Posted by: Mojo Jojo | August 28, 2008

The here and the now

Sitting in a chicken shop waiting for my kilo of meat and bones.
The attendant nods absently in my direction and stares at the chicken cage in front of him. It is packed with birds, a few squatting contently while the others peck busily at the molehill of foodgrain in their midst. Some black, some white, some speckled, some small, some big – but all oblivious to the fact that death is staring at them right in the face.
The attendant turns his face a little, a thoughtful smile playing on his lips. Trying to decide who measures up to death today.
Then, suddenly, he opens a hatch on the nearest cage, causing it to disintegrate into a scene of complete chaos. There are birds cackling and trying to scamper away from the outstretched hand that’s now groping into their universe. Which, incidentally, had been so tranquil just a few seconds ago.
But they needn’t have bothered; the attendant has his eye on just one of the birds. For now, at least.
A deft move later, he has the chosen creature in his grasp. The chicken tries to escape, pecking and clawing as it does so, but to no avail.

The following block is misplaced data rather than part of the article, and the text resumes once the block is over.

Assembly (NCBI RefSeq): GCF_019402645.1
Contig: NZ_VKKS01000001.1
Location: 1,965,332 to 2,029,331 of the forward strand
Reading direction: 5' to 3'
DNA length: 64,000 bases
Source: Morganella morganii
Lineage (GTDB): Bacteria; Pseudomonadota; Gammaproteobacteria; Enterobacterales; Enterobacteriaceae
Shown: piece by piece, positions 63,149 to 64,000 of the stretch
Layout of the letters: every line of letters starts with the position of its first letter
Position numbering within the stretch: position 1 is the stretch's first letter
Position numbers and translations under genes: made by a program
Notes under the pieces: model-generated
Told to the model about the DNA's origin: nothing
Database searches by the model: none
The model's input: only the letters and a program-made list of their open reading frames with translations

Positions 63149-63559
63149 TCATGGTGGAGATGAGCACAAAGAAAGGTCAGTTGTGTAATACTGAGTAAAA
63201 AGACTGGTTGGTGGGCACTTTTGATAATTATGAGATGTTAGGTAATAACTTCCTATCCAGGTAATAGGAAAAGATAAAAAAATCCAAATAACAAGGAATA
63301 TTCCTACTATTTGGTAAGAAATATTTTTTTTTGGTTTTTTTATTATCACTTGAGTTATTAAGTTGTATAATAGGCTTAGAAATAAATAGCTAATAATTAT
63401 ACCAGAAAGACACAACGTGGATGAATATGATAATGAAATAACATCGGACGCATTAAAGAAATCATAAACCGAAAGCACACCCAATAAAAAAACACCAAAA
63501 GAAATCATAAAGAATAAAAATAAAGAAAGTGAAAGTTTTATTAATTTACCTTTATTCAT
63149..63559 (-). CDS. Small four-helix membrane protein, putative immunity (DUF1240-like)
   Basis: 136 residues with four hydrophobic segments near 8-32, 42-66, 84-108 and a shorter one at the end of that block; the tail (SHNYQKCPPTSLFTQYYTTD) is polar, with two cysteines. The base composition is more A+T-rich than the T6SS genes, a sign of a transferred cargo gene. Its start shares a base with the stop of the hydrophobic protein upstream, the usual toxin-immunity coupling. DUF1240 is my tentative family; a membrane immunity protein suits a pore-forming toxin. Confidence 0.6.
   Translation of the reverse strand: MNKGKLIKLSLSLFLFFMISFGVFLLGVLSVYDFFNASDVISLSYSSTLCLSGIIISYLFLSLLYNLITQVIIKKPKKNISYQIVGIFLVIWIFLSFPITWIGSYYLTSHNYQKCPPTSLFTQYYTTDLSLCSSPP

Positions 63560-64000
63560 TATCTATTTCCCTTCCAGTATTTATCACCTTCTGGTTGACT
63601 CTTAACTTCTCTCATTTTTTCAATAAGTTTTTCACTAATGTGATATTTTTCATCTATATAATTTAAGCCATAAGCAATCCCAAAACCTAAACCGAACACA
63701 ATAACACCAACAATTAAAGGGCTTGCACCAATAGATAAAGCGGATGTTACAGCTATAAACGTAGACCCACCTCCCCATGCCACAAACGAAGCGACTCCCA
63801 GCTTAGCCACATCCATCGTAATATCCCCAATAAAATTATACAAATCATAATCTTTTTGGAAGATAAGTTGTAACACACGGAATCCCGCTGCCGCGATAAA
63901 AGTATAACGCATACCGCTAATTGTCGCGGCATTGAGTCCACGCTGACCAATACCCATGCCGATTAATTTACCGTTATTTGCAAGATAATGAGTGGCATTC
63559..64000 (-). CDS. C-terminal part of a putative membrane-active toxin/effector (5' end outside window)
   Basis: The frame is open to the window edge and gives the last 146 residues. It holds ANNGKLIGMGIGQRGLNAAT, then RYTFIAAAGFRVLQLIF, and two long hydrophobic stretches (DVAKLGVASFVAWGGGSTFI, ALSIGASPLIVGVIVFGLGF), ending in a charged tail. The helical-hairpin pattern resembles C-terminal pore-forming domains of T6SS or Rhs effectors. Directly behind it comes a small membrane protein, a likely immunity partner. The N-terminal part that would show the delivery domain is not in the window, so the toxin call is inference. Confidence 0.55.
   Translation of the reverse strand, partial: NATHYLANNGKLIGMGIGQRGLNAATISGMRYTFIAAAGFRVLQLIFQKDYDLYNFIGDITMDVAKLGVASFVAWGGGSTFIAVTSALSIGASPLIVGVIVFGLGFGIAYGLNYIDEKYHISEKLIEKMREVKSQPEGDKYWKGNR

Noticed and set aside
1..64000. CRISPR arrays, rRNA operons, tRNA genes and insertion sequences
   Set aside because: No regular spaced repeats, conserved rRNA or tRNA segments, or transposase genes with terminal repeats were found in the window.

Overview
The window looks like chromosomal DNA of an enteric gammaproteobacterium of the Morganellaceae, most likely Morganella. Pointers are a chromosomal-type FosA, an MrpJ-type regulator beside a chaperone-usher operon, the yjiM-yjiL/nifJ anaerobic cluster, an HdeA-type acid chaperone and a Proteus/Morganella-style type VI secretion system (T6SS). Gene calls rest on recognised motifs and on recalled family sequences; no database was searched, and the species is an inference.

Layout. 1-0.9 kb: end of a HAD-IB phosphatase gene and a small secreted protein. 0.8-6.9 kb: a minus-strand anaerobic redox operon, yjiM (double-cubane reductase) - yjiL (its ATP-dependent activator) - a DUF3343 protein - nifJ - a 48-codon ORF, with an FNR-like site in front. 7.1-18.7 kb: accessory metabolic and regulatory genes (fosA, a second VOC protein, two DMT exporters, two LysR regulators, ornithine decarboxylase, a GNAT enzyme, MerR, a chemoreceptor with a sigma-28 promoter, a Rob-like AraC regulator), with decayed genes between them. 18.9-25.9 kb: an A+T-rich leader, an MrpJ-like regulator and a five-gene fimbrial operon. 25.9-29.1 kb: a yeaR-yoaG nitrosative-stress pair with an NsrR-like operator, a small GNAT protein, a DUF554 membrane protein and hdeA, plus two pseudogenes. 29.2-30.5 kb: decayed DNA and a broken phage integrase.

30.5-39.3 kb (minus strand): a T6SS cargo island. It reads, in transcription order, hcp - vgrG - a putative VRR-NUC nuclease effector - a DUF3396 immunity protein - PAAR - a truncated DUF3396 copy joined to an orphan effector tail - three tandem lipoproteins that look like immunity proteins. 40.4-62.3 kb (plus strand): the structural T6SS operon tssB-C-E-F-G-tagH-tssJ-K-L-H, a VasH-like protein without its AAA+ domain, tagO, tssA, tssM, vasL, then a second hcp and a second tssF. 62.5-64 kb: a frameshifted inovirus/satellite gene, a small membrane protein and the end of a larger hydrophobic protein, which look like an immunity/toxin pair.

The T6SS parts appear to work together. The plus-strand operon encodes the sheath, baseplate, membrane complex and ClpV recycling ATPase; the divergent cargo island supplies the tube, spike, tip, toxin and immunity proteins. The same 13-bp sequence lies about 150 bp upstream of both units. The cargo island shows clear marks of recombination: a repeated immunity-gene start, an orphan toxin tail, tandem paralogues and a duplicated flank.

It is dealing with Yama here.
The attendant closes the hatch, weighs the bird and confirms that it’s indeed the right one he has in his hand. A content smirk later, he takes it behind a tin construct – a big butcher’s knife in his hand. A screech follows. Then, silence.
Meanwhile, the hoolabaloo in the chicken cage has subsided. Slowly, they settle again to cluck, sleep or do whatever they do otherwise – the encounter with death completely forgotten.
Five minutes later, I find myself carrying their dead friend home in a black polythene bag. But they hardly seem bothered, do they?

The chicken and I

A year ago, when a childhood friend of mine died, I remember thinking hard about death and how she would one day claim me for her own. But I have moved on in life now. After all, I am a busy man; I have my words to cluck and my grain to chew.

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Responses